Student writes service-inspired short story


    When Julia Powers ’13 submitted her short story to ‘The Collegiate Scholar’ she didn’t expect anything to happen. For a rising sophomore in college, being published was still a dream, not necessarily an attainable reality.

    “They just e-mailed me in December and were like ‘It’s been chosen,’” Powers said. “I was surprised, mainly because I am generally not a short story writer.”

    Powers’ short story, “The Well-Red Ray,” was published in the December 2010 issue of The Collegiate Scholar, the national literary magazine of the National Society of Collegiate Scholars. The NSCS is a national collegiate honor society with more than 750,000 members and more than 270 chapters across the country.

    The collegiate honor society provides students with numerous opportunities including scholarships and the chance to submit entries to its literary magazine. NSCS is the nation’s only interdisciplinary honor society that admits first- and second-year college students as a part of its organization.

    “NSCS is happy to provide members with an opportunity to be published,” Steve Loflin, CEO and founder of NSCS said in a press release. “We hope that Powers’s work will inspire other members to share their creativity with the NSCS community.”

    The literary magazine, published three times a year, is available online. Although Powers did not believe many would read her story, she said being published in a national magazine was a moment of pride for herself and her entire family.

    “It’s entirely online,” Powers said. “It’s on my resume, but other than that I don’t think a lot of people will see it. I have been in high school literary magazines which won national awards, but never in anything national. My mother was overly excited and put it on her Facebook page.”

    Although she said short stories are normally not her forte, Powers wrote “The Well-Red Ray” as an assignment for her Introduction to Creative Writing course last spring.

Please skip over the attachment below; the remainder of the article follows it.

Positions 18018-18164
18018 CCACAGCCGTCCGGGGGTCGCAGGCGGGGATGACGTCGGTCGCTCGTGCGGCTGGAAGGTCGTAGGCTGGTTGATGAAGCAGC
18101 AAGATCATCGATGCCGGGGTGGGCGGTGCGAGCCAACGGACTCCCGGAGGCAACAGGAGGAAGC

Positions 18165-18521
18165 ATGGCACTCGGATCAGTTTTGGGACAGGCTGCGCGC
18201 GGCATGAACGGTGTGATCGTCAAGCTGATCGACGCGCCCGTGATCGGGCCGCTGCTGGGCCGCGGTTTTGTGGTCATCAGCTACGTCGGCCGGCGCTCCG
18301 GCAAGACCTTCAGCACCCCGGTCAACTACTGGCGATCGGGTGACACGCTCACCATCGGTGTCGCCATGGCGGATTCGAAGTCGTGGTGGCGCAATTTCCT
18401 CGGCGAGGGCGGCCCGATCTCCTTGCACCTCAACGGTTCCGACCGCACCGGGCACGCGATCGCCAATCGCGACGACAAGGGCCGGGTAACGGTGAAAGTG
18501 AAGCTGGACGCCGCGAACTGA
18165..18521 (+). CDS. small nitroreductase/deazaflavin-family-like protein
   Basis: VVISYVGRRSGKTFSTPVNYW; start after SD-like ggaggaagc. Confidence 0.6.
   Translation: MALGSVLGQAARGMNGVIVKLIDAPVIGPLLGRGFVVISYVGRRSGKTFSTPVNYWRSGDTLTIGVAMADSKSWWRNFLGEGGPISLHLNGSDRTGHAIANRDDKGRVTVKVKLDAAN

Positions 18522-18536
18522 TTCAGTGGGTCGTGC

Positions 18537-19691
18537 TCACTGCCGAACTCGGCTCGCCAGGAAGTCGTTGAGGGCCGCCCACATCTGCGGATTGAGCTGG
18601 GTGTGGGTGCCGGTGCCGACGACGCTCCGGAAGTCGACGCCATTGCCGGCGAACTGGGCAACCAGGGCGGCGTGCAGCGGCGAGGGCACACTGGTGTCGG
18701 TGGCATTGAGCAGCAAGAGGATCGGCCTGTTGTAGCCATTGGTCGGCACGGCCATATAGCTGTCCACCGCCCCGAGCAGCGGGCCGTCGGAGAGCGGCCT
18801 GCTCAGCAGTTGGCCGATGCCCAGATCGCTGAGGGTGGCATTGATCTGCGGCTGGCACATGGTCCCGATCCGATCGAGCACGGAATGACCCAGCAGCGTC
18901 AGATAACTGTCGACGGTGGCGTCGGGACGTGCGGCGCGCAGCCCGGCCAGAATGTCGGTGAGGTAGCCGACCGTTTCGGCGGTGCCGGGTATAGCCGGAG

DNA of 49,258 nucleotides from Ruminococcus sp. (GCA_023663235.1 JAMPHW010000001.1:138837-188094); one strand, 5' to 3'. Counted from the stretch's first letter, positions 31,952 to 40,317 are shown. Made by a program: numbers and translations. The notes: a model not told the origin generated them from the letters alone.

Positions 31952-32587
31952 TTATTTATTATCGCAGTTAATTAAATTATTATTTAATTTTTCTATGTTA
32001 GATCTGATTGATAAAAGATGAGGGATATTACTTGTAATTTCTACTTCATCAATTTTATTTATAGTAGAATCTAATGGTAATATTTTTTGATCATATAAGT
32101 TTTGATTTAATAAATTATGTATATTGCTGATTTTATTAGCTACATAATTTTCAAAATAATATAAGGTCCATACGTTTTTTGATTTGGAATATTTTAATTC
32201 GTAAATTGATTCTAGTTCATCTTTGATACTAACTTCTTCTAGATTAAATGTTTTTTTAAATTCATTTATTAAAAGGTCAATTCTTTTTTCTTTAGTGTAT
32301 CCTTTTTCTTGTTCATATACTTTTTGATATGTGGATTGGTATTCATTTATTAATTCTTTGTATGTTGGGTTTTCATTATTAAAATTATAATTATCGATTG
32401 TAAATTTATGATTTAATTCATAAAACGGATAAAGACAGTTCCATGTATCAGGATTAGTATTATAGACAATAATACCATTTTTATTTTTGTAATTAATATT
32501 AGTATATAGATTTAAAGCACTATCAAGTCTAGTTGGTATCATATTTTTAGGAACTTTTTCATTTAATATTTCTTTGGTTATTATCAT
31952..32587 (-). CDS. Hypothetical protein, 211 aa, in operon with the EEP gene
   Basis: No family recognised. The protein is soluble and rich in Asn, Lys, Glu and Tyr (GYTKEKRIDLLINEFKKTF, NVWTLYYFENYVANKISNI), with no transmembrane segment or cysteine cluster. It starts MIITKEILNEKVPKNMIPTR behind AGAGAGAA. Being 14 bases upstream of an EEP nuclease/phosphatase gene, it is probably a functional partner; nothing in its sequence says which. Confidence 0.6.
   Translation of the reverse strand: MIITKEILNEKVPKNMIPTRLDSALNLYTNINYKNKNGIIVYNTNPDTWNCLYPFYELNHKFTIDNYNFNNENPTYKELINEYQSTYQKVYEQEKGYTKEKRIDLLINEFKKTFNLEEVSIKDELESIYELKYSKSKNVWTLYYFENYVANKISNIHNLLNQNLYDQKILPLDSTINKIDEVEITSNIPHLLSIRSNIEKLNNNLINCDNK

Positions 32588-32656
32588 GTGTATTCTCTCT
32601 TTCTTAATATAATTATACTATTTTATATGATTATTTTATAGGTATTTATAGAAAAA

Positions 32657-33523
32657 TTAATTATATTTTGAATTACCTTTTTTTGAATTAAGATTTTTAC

“I fell in love with writing in seventh grade when I did this summer program at Duke [University],” Powers said. “I had many individual conferences wtih the professor, and he was like ‘you are a writer.’”

    The inspiration for her story came from a spring break service trip Powers participated in with her church to Camden, N.J., a city with an exceptionally high crime rate.

    Urban Promise, the program about Powers worked with while in the city of Camden, provides summer and after-school programs for students in elementary and middle school students. These programs are designed to keep at-risk kids students engaged — and to give them hope for a better and brighter future.

    “While on the trip, we had a panel of alumni [of the program] talk to us about how some of them have managed to go to college and help their parents financially,” Powers said. “When they talked to us about that it really pointed out that they were in this very rough city and that they were still normal, funny and confident.”

    One particular member of the alumni panel caught Powers’s attention and inspired the main character in her short story.

    “This one guy, he had this whole air of confidence,” Powers said. “He talked very eloquently during the panel. He was only a junior in high school, but he said he was planning to apply to Stanford [University].”

    In the story, Ray, a student at Princeton, goes on a service trip to Camden for spring break, but what readers and his fellow students don’t realize until the final page of the story is that Ray is from Camden.

    “You realize on the last page really that his father was murdered and that he has had an extremely hard life,” Powers said. “All of his classmates on the trip just didn’t know. My goal was to point out that any situation of poverty and crime is more than just a statistic. It’s people’s home; it’s their life, their past.”

    Powers will be returning and leading the service trip to Camden this spring break. While her first trip to Camden was an eye opening experience, she said she is unsure of what the next trip will bring.

    “I don’t know what to expect this year,” Powers said. “I was kind of in a daze last year. I would hope to engage more with the people on the trip this time around.”